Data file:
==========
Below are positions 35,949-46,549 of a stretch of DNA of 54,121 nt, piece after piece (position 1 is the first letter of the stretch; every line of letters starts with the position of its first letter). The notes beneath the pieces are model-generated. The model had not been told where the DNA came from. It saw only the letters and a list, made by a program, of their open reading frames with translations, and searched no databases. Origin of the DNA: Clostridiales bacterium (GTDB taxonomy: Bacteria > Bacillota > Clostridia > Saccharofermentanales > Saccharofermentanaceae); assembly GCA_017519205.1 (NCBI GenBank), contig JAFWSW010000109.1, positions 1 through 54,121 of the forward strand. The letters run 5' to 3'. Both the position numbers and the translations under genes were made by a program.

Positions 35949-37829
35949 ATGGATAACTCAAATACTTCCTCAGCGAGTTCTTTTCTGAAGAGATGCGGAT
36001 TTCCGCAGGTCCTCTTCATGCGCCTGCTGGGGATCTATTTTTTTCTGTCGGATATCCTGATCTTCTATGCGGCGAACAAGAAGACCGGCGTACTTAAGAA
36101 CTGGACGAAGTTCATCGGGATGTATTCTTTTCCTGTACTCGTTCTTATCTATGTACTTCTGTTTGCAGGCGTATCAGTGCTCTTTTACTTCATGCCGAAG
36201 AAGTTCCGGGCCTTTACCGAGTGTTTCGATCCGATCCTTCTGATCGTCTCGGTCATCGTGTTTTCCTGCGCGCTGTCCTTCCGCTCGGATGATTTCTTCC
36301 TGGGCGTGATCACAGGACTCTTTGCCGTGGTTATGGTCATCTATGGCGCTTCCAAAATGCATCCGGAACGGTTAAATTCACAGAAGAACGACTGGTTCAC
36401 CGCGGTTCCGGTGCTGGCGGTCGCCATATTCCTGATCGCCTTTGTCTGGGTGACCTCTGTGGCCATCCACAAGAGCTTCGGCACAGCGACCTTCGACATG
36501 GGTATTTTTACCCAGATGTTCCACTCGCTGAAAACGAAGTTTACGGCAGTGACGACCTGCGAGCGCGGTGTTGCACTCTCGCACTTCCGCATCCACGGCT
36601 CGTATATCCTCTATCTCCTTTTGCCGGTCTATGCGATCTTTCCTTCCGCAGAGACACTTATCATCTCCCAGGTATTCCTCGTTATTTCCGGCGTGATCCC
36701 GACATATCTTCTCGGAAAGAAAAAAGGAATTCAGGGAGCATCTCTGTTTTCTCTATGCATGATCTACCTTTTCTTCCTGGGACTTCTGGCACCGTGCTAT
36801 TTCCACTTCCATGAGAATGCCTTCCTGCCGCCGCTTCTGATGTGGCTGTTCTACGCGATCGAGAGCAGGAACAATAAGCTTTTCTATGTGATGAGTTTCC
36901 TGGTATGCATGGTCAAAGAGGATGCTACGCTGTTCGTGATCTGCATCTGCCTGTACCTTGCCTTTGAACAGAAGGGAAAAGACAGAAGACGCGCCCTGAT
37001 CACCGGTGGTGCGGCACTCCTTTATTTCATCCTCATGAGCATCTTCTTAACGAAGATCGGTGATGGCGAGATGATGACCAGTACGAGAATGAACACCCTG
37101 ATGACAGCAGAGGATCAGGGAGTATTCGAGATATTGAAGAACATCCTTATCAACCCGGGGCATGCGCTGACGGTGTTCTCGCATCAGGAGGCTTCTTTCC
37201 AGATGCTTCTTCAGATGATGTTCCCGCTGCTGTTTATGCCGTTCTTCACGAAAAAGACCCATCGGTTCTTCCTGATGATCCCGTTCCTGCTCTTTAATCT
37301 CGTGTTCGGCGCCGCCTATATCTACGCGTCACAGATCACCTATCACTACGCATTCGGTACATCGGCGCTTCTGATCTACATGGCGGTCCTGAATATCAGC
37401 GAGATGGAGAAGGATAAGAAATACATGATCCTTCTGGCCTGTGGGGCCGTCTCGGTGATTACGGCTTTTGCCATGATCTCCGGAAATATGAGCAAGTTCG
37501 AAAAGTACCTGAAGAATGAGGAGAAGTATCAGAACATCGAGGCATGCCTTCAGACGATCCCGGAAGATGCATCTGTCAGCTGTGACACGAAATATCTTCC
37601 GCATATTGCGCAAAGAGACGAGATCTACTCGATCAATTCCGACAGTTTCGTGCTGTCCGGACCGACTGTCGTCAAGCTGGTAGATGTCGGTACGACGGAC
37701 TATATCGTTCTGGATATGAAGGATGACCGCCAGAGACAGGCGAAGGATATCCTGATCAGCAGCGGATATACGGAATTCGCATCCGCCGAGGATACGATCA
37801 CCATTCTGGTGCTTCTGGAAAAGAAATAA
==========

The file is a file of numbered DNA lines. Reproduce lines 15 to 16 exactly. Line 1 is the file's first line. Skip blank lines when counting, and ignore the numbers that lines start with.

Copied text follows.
37101 ATGACAGCAGAGGATCAGGGAGTATTCGAGATATTGAAGAACATCCTTATCAACCCGGGGCATGCGCTGACGGTGTTCTCGCATCAGGAGGCTTCTTTCC
37201 AGATGCTTCTTCAGATGATGTTCCCGCTGCTGTTTATGCCGTTCTTCACGAAAAAGACCCATCGGTTCTTCCTGATGATCCCGTTCCTGCTCTTTAATCT